On 11 July 2016 the solicitor acting for my company, Aurora Properties, provided clear written evidence to the Council from the nationally respected expert, Mr Stephen Clyne at Education Facilities Management, that there was not, in fact, a lack of capacity at Brookmans Park primary school.
Aurora also provided the Council with the outcome of a Planning Appeal at Brookfield Farm, Leicester (APP/X2410/A/11/2161715) where that Council had refused planning permission for 170 new dwellings based on a lack of primary school capacity. The Inspector granted the Appeal and awarded costs against that Council for unreasonable behaviour.
Hertfordshire County Council also informed Welwyn Hatfield Council that it had based its assessment of primary school capacity throughout the borough on its generic pupil yield, not on the local circumstances which would take into consideration the demographics of Brookmans Park and the existing spare capacity at Welham Green primary school, which had 57 spare places at that time while 58 pupils from Welham Green attended Brookmans Park primary school.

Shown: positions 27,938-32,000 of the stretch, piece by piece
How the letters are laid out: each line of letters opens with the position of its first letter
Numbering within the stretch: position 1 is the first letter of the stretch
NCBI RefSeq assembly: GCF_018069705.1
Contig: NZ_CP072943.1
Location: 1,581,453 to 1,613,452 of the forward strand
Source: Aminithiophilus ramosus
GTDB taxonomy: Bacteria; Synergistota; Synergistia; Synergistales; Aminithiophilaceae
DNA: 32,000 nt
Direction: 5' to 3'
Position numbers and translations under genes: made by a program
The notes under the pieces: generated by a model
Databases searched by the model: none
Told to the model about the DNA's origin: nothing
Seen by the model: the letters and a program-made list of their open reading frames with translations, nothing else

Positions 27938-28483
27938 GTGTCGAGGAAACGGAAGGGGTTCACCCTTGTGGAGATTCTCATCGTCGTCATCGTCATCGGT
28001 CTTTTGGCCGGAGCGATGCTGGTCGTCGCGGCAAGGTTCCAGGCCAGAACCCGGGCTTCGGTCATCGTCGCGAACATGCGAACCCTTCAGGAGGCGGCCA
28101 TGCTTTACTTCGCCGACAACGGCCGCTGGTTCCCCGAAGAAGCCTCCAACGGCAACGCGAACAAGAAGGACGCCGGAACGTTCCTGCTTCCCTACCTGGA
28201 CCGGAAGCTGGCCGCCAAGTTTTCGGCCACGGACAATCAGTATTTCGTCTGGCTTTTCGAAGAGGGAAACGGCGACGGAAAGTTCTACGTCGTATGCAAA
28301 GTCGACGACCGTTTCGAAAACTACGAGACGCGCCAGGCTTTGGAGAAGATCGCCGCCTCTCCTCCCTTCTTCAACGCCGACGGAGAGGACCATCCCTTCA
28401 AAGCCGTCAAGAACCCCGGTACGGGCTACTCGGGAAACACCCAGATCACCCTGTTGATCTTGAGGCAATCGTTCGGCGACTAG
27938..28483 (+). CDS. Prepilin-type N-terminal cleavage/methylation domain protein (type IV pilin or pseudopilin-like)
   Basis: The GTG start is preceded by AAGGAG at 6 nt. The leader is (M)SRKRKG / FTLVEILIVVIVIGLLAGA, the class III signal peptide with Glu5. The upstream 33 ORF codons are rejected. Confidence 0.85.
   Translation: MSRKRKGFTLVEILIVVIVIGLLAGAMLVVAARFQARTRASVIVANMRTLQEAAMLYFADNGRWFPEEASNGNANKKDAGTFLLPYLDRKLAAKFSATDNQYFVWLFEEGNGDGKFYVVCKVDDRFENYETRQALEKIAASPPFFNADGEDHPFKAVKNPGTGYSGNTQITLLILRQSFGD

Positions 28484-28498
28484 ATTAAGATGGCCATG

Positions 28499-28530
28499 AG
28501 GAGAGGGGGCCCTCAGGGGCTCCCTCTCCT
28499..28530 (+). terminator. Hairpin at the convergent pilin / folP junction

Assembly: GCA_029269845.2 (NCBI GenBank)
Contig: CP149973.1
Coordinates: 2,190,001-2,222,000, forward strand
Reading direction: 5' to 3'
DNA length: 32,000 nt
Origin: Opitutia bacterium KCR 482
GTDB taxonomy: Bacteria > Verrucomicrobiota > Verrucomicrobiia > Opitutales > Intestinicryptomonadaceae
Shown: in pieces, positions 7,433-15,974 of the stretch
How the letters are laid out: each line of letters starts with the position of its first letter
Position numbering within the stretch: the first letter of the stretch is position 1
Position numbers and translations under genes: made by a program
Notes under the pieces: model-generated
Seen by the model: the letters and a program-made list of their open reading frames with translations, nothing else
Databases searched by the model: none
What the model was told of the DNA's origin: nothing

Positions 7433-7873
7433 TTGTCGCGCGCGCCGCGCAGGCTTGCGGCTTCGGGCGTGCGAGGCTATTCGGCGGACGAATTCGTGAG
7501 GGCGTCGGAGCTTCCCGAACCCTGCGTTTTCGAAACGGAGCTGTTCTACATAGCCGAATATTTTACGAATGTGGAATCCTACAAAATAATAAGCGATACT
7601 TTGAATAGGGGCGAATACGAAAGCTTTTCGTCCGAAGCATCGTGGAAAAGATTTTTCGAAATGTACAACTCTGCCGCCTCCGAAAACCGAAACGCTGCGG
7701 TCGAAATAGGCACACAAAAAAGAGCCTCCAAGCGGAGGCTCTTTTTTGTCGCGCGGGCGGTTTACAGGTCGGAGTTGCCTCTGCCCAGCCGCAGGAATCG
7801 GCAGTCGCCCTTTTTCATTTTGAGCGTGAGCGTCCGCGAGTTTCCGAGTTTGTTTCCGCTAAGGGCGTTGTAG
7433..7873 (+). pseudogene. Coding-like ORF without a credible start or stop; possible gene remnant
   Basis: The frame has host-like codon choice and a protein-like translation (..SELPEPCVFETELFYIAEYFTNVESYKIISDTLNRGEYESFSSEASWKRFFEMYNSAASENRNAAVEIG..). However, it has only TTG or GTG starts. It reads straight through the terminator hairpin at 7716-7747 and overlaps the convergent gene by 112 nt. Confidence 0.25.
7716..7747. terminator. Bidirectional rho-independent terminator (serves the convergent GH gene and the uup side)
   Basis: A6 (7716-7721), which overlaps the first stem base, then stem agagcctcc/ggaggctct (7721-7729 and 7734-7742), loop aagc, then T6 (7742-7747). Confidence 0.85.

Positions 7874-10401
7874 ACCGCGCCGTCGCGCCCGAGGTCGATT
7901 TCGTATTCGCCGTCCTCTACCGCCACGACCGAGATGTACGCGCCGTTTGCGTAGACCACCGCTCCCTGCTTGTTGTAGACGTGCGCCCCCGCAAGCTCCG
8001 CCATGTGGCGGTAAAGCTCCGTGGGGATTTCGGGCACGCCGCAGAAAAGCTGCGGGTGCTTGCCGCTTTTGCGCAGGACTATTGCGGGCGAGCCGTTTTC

Hertfordshire County Council then informed Aurora Properties in writing that Welwyn Hatfield Council had instructed the County Council not to assess the expert primary school capacity report, from Mr Clyne, as submitted by Aurora Properties.
My company made repeated attempts through its planning consultants and its solicitors to engage constructively with the Council, in order to resolve the perceived lack of primary school capacity in Brookmans Park, without success.
The above circumstances were all prior to the submission of the Local Plan for Examination, so the Council had every opportunity to review its erroneous sole reason for not allocating BrP12, but it declined to do so.
At the Examination, the Inspector directed the Council that he would not accept primary school capacity (real or imagined) as a reason not to allocate suitable housing sites.
Also, in January 2018, the Borough Council entered into a Statement of Common Ground with Hertfordshire County Council ... view the full minutes text for item 21.
Report of the Corporate Director (Public Protection, Planning and Governance) on the Housing Delivery Test Action Plan. The Plan seeks to identify the main issues associated with housing delivery in the Borough and the main actions that can be taken by the Council and other parties to speed up delivery.